pressure class for 3-in. by way of 12-in. sizes and 150 psi for the 14-in. by way of 72-in. The later editions (2009 and 2016) haven’t elevated the valve sizes or strain classes. The addition of the A velocity designation (8 fps) was added within the 2017 version. This valve is primarily utilized in wastewater service where pressures and fluid velocities are maintained at decrease values.
เกจวัดความดันแก๊ส for a rotary cone valve was acknowledged in 2018 and the AWWA Rotary Cone Valves, 6 Inch Through 60 Inch (150 mm via 1,500 mm), C522, is under growth. This normal will encompass the same one hundred fifty, 250 and 300 psi pressure classes and the same fluid velocity designation of “D” (maximum 35 toes per second) as the present C507 ball valve standard.
In general, all of the valve sizes, move rates and pressures have increased because the AWWA standard’s inception.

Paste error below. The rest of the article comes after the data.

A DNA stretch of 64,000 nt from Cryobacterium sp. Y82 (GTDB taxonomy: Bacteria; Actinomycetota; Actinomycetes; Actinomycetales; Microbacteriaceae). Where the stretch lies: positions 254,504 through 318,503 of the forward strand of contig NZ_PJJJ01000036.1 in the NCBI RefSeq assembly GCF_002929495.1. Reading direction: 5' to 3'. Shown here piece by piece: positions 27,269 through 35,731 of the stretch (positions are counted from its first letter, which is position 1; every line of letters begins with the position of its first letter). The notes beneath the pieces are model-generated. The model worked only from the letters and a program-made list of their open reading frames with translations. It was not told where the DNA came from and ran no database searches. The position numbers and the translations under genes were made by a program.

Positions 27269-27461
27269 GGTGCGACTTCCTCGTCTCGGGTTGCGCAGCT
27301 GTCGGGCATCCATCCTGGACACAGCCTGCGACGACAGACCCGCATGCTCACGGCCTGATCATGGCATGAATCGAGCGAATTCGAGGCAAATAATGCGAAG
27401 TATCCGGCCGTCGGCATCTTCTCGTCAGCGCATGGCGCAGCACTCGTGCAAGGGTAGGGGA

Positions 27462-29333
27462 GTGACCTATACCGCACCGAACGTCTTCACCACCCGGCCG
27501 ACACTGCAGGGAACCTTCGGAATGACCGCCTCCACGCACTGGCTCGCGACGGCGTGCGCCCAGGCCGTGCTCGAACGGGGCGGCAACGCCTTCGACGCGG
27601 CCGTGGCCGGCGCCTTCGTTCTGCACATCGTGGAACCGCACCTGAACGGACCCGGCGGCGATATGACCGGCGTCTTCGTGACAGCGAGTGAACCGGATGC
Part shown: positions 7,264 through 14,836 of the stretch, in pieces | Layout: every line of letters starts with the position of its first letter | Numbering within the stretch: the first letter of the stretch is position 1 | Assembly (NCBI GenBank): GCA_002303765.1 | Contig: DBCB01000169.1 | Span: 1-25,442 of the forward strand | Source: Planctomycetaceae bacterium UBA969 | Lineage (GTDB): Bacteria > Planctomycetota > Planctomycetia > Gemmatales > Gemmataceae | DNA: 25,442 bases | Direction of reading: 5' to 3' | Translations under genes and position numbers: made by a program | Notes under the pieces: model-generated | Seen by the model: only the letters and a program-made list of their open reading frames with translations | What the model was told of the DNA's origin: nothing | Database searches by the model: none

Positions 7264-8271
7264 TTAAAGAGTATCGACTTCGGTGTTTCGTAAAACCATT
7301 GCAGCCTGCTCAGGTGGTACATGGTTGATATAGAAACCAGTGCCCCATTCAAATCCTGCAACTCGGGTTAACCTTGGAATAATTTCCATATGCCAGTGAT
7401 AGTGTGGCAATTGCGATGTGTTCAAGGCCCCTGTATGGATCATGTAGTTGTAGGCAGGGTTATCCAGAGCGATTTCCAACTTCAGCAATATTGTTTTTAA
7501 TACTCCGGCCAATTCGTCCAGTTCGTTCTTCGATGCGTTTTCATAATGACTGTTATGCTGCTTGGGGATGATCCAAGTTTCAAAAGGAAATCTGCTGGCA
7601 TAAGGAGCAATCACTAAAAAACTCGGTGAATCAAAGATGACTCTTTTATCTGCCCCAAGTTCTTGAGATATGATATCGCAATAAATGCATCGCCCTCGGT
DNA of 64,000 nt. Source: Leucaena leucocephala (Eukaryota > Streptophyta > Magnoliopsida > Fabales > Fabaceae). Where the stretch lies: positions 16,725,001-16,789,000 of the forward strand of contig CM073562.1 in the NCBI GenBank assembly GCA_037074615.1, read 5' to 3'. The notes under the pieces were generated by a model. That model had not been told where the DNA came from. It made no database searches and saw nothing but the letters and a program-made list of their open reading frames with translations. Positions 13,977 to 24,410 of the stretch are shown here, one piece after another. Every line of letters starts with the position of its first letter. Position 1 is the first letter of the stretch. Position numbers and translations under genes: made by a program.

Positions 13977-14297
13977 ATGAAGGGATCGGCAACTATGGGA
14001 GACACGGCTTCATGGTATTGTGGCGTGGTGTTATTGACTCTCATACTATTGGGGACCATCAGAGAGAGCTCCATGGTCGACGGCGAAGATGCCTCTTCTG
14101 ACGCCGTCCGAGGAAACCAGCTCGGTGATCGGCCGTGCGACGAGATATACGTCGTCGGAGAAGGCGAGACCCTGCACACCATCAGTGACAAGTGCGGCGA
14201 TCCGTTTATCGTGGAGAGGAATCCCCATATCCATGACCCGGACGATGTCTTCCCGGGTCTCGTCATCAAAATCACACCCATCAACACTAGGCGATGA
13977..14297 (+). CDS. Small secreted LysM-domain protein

AWWA Manual M49 identifies 10 parts that affect working torque for quarter-turn valves. These parts fall into two common classes: (1) passive or friction-based elements, and (2) lively or dynamically generated elements. Because valve producers cannot know the actual piping system parameters when publishing torque values, published torques are generally limited to the 5 parts of passive or friction-based components. These embrace:
Passive torque components:
Seating friction torque
Packing friction torque
Hub seal friction torque
Bearing friction torque
Thrust bearing friction torque
The different five parts are impacted by system parameters similar to valve orientation, media and circulate velocity. The elements that make up active torque include:
Active torque components: